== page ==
Israel’s defense minister became the first ally in Prime Minister Benjamin Netanyahu’s coalition to break ranks on Saturday as he called for an immediate halt to the far-right government’s contentious plan to overhaul the country’s judiciary.
Israeli Defense Minister Yoav Gallant said the plan has stirred turmoil within Israel’s military and posed a threat to the country’s security. Citing the need for dialogue with the opposition, Gallant asked Netanyahu’s coalition to wait until after Parliament reconvenes from its holiday break next month before pushing ahead with its divisive plan to weaken the Supreme Court.
“For the sake of Israel’s security, for the sake of our sons and daughters, the legislative process must be stopped at this time,” Gallant said in a televised snap address on Saturday after the end of the Jewish Sabbath.
The government’s plan to increase its control over the judiciary has triggered a national crisis and sparked the largest protest movement in Israeli history. On Saturday, thousands of protesters took to the streets as they have for the last three months. The proposal has drawn sharp criticism from across Israeli society — including former prime ministers and defense officials, high-tech business leaders, Israel’s attorney general and prominent American Jews.
In recent weeks, discontent over the overhaul has even surged from within the Israeli army — the country’s most popular and respected institution, which has historically been an apolitical unifier. A growing number of Israeli reservists have threatened to withdraw from voluntary duty in the past weeks, posing a broad challenge to Netanyahu as he defiantly plows ahead with the reform while on trial for corruption.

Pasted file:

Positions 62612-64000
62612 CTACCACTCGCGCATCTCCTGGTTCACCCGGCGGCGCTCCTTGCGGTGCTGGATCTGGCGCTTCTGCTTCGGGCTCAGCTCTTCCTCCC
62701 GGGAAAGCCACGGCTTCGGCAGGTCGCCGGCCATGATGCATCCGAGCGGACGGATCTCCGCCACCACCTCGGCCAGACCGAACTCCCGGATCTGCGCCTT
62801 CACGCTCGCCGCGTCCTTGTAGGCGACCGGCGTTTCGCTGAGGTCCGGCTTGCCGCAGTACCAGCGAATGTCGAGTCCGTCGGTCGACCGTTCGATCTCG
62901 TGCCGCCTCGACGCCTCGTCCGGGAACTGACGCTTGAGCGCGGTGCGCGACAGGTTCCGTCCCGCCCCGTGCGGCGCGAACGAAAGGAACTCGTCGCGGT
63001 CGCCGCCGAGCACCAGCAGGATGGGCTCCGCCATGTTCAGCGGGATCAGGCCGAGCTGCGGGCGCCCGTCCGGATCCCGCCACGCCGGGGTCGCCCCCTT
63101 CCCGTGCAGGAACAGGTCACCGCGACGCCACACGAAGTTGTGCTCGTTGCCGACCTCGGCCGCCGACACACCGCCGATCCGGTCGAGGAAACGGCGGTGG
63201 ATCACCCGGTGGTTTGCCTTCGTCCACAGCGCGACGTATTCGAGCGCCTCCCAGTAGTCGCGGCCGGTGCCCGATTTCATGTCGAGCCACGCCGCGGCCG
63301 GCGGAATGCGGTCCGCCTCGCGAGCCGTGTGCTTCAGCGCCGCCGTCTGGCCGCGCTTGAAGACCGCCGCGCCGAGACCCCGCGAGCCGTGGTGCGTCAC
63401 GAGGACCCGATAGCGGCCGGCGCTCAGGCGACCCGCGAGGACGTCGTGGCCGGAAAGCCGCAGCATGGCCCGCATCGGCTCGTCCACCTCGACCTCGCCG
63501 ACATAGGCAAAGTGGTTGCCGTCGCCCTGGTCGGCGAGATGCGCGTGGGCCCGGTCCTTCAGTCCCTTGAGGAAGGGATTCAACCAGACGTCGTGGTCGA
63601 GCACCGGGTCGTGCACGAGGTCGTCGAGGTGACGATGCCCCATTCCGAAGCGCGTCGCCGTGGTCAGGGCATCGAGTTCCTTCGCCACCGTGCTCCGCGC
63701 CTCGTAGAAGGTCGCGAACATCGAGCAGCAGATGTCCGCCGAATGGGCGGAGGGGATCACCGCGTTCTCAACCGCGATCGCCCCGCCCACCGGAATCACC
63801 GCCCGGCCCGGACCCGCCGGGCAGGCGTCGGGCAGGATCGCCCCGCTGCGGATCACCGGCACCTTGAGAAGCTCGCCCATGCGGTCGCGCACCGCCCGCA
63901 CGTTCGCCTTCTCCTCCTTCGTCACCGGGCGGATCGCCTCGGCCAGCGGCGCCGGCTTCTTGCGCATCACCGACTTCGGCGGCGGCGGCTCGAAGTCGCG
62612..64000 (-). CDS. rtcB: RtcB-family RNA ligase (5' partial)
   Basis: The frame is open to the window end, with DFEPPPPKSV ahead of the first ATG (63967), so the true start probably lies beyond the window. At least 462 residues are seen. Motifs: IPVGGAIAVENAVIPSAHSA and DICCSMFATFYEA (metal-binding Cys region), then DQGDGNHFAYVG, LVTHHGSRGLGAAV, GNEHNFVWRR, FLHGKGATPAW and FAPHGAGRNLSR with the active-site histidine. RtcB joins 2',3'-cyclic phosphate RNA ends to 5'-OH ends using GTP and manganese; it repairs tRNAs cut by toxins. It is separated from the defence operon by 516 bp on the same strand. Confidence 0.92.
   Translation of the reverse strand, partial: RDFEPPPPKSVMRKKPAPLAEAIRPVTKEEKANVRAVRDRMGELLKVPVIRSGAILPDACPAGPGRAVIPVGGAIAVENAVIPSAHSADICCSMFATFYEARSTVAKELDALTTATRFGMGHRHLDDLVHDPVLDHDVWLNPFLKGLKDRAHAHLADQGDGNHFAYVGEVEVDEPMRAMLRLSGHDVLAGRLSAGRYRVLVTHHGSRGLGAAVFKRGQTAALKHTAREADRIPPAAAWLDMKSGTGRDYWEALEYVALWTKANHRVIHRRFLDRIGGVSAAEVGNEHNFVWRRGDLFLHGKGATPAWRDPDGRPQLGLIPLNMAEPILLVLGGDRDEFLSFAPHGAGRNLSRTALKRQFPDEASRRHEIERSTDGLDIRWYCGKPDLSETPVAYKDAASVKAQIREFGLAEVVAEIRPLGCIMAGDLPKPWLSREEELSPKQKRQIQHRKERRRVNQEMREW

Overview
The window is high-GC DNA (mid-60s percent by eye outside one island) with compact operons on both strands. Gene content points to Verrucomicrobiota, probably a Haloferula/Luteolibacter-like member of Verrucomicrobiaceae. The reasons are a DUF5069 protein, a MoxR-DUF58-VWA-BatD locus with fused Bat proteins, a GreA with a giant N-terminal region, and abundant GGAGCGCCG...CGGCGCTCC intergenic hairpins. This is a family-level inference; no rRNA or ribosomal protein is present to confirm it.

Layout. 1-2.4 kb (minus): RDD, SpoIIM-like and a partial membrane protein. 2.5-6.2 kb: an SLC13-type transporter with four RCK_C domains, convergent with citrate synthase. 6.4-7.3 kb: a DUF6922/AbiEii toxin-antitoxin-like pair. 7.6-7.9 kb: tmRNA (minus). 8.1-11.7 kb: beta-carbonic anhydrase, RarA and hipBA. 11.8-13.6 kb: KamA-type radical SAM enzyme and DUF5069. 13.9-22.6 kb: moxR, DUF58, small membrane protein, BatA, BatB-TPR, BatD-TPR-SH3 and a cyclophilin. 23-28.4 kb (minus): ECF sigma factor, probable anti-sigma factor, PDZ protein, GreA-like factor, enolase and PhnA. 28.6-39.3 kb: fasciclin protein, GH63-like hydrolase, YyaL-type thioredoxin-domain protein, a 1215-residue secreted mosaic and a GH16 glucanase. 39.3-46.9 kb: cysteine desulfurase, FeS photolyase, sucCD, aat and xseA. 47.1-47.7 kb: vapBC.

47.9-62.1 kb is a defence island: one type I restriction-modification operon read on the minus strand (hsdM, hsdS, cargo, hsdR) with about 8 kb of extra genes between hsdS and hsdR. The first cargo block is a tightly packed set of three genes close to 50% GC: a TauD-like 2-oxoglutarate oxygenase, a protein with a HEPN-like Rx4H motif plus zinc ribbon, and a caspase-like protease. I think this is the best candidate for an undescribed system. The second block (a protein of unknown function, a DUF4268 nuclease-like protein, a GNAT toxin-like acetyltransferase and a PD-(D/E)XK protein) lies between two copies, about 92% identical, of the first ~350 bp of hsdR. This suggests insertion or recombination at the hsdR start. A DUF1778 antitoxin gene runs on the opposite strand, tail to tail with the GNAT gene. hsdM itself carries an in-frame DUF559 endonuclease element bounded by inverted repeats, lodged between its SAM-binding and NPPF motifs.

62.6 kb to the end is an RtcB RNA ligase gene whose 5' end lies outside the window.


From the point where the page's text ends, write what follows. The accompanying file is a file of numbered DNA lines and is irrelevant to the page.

“The events taking place in Israeli society do not spare the Israel Defense Forces — from all sides, feelings of anger, pain and disappointment arise, with an intensity I have never encountered before,” Gallant said. “I see how the source of our strength is being eroded.”
In security-minded Israel, the rest has prompted concern about the Israeli military’s stability as it maintains its 55-year-old occupation of the West Bank and faces threats from Lebanon’s Hezbollah militant group and from its archenemy Iran.
“This is a clear, immediate and tangible threat to the security of the state,” he said. “I will not take part in this.”
Gallant did not say, however, what he would do if the government ignored his plea. His dissent marks the first crack in Netanyahu’s coalition, the most right-wing government in Israeli history.
In a first step of the overhaul earlier this week, Netanyahu’s parliamentary coalition approved legislation that would protect the Israeli leader from being deemed unfit to rule because of his trial and claims of a conflict of interest. Critics say the law is tailor-made for Netanyahu and encourages corruption.
Israel’s attorney general on Friday issued a sharp rebuke, warning that Netanyahu broke the law by announcing his direct involvement in the overhaul while facing criminal charges.
Netanyahu, Israel’s longest-serving prime minister now in his fourth term, is on trial for fraud, breach of trust and accepting bribes in a series of scandals involving wealthy associates and powerful media moguls. He denies wrongdoing and dismisses critics who say he could find an escape route from the charges through the legal overhaul his government is advancing.
Supporters of the judicial overhaul underway in Israel say it will restore power to elected legislators and make the courts less interventionist. Critics say the move upends Israel’s system of checks and balances and pushes it toward autocracy.
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